Happy in the Past
I had a late and very enjoyable night last night and this morning I overslept. That meant two things – the first is that I’d miss my usual train. The second is that instead of tiptoeing out of the house to get my train whilst my little girls were still sleeping, they were now awake and asking what I was doing.
And what I was doing, was explaining to them that I wasn’t able to get my usual train, but one which leaves half an hour later. I could wait a few minutes extra at home instead of at the station, and “It’s handy isn’t it sweetie because I can give you a cuddle!”
You’ve guessed it – by the time I’d disentangled myself from a forest of arms and legs and questions ranging from “Why is the sea wet?” to “Why are two things sometimes different?” I’d missed yet another train.
So eventually I’m sitting on a train which is departing an hour later than the train I was originally aiming for.
OK, I’ll make the most out of a bad situation and seize the moment and catch up on some reading. I pull out Buckyball by Fabien Roy. Well, I say pull the book out, but I actually mean my phone. I’ve only a PDF copy and my ereader hasn’t arrived yet, so I’m stuck to reading it on a phone. It’s a brilliant read, but a terrible experience; one which is full of welcome distraction, and I look around the train carriage frequently.
I’ve written before about my doppelganger, but now I notice that I’m witness to a similar but slightly different phenomena. Sitting just opposite me is someone else’s doppelganger – but an earlier version of him!
He’s reading his newspaper with a fold-up bicycle by his feet (in rush hour – recall that this is Holland…) and appears to be a younger version of one of my colleagues by some 20 years. Darker hair, sitting more upright and wears thinner glasses. He looks healthier than the creature I see sitting crouched in the office.
They dress the same; smart shoes, jeans, shirt and a jumper, and the fellow on the train also has that certain air about him which says “This is how I do things; it’s how I want them done and it’s how I’ll always do them.”
And judging from the appearance of my older colleague, he’s right – at least for the coming 20 years or so.
My colleague is classic passive aggressive. With retentive tendencies. I see no wedding ring and I wonder if living alone boxes us in our lifestyle – certainly I’ve found that living with my wife and kids I’ve made a lot of compromises in how I do things.
Happy in the present
I wouldn’t have it any different. If I had my time again (like in Buckyball, Groundhog Day or Replay) I’d do it the same way to end up again where I am now. I don’t mean to be conceited by insinuating that my life is ‘perfect’ but rather to say that I’m very happy with it as it is now! 🙂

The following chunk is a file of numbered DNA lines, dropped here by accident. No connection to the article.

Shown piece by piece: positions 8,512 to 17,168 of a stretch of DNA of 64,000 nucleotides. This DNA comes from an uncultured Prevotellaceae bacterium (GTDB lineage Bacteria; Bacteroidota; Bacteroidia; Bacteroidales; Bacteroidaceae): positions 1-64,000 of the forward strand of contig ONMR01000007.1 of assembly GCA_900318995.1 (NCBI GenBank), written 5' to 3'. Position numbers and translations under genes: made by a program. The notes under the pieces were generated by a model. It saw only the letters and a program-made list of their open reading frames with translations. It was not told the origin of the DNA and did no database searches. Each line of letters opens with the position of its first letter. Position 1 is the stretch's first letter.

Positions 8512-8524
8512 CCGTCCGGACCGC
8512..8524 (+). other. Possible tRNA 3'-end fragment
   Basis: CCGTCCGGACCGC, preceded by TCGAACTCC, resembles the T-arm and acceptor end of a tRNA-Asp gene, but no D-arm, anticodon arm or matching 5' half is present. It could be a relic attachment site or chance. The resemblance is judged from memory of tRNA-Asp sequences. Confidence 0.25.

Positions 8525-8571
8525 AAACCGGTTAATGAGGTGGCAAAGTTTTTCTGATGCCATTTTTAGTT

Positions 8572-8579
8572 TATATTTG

A couple of movies spring to mind where characters have a glimpse or experience of an alternate version of their life (“Sliding doors” 1998, with Gwyneth Paltrow and John Hannah; “The Family Man” 2000, with Tea Leoni and Nicholas Cage). Especially in the latter of these movies the question is raised about how would things be done to achieve certain changes in your life.
On a personal footing, the question I’d face following my own reinsertion back into the time steam would be whether I chose to live through the crap bits again to bring about the same knock on effects leading up to my present in the here (Holland) and now (on the train)?
Would I have missed last night to catch my train? Or given up my cuddles and precious moments with my daughters in the morning?
No, I don’t think so.
What will I do tonight / tomorrow morning?
I don’t know. But for now, looking at the temporally static doppelganger sitting opposite me on my late train, I realise that I’m happy with the consequences of my decisions that I’ve made in my life. I’ve made the best ones I knew how to at that time without any fore knowledge of the future. I mean, that’s all I can do, right?
Perhaps they’re not the right ones but they’ve brought me into a family and a home where I’m blissfully happy!
The disturbance in the (gravitational) force
I hardly ever talk to my colleague so I don’t know him very well. He’s not very approachable but I do hope that he’s equally as happy as I am in his own way.
And I’ll tell you know what’s odd. Today there was a lunch talk where an expert told us about the results of the discovery that gravity waves exist and can be measured. My colleague was there, and I ended up have a chat with him at the coffee machine afterwards. (And it turns out that he’s quite a nice chap!)
Whereas things happen when doppelgangers meet in space, I can’t help thinking that when I see the temporal doppelgangers on the same day, that there is undoubtedly a disturbance in the (gravitational) force…
Header image credit: Nicolle Rager Fuller (www.sciencenews.org)
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